- There would be no compromise or settling for less in achieving our vision. So-called Citizen Declaration, for instance, will fail because it lacks long term and clear vision and compromises principles to achieve “vague” goals.
- Work for and not against any group of people. Use positivity, not negativity. Rather that a reacting against injustice, create a movement that strives to achieve a better future. Movements like Bersih or those from the opposition parties have not achieved the desired social traction because these movements are always about negativity (like getting rid of current leaders, corruption, social injustice, etc., etc.).
- Keep people engaged and allow them to work independently to achieve the goals. Again Bersih and other movements have failed because people are always “waiting for instructions” and cannot work independently. To keep people engaged, the use of social media and alternative news media are absolutely imperative to keep the momentum.
- The support and involvement of the youth are crucial. They can break or trigger the revolution. The youth are full of energy and creativity but require a vision to empower and trigger them into activity. As someone once said, “the old are full of vision but lack the energy. The youth are full of energy but lack the vision.”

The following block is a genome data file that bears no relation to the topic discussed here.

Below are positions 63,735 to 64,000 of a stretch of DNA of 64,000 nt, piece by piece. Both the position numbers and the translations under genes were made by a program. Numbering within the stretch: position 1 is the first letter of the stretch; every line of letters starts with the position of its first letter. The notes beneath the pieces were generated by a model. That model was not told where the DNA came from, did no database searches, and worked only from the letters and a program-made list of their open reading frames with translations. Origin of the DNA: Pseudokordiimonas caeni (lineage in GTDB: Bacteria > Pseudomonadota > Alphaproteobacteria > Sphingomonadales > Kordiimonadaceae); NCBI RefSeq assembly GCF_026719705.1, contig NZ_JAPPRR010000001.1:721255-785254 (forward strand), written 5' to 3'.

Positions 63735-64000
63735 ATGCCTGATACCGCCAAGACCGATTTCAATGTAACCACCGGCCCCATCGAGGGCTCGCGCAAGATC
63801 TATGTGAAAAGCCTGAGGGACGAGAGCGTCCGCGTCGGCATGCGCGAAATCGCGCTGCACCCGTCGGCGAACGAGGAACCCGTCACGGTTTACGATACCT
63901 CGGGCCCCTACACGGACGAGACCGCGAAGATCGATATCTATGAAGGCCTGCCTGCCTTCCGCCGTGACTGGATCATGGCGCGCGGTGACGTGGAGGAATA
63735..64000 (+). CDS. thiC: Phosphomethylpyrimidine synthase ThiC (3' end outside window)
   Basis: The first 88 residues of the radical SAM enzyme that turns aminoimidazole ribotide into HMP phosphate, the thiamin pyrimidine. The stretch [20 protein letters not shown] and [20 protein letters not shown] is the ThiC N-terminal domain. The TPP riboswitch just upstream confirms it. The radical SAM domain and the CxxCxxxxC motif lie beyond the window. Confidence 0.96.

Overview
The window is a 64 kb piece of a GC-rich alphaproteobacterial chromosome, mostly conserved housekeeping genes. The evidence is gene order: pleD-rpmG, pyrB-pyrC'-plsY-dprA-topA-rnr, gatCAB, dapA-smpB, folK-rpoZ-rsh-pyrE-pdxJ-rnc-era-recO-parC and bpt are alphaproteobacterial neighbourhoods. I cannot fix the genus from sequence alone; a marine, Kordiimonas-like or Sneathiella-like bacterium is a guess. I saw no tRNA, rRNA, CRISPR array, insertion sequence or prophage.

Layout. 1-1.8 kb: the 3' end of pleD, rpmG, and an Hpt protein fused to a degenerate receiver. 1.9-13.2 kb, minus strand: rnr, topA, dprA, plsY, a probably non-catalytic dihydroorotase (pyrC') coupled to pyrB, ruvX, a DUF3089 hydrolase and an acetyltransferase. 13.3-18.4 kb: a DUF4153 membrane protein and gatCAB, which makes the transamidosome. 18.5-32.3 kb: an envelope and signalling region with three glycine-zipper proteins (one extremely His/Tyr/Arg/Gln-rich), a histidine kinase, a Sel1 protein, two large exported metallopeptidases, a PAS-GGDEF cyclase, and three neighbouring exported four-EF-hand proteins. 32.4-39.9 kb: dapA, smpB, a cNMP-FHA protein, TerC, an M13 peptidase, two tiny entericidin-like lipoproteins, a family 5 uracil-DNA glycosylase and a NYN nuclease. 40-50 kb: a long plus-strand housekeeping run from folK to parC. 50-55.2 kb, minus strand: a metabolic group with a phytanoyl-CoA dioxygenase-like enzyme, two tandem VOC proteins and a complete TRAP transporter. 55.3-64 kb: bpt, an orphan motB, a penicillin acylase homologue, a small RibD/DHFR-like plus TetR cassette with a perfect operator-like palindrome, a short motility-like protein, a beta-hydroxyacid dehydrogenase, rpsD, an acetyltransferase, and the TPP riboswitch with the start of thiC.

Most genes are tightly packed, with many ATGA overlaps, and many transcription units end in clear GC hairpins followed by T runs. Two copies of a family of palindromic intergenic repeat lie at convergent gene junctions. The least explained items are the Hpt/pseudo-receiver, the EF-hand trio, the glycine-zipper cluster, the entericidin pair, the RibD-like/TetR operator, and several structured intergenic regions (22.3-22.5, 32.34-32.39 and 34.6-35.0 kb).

At the end, Malaysia still has some hope. Not much, but a potentially nascent one. A survey carried out by Cenbet (Centre For A Better Tomorrow) in 2015 showed that the youth between 18 to 25 years were the most open and accommodating than the older groups. Despite a high 40% of these youth admitting that they are racists, 91% of Malaysian youth have friends from other races and 63% of them are willing to vote for a leader from a different race. Even 26% of the Malay youth surveyed would accept a notion of having a non-Malay Prime Minister. An overwhelming proportion of Malaysian youth felt merits were more important than race when it comes to awarding projects, hiring of staff, and other business-related fields. Even 62% of the youth were comfortable with having a relative bringing in a partner of a different race to the family.
Malaysia’s future lies with its youth. They may be uninterested, even disillusioned by local politics, but Malaysia needs a Bernie Sanders-like leader to break them out from their slumber and start a political and social revolution that would truly shake the establishment to its core.
As Abraham Lincoln once famously said, “A government of the people, by the people, for the people.”
Radical idea? As Bernie would answer, “No, it isn’t.”
- Merdeka Center Survey (2010) Malaysian political values survey 2010. Public opinion poll. Highlight of findings. Bangi, Selangor.
- Merdeka Center Survey (2011) Perception towards ethnic relation: Sentiments, interaction and public policies. Bangi, Selangor.
- Merdeka Center Survey (2013) Issues of voter concern. Bangi, Selangor.
- Noor, N.M., Leong, C-H (2013) Multiculturalism in Malaysia and Singapore: Contesting models. International Journal of Intercultural Relations, 37: 714-726.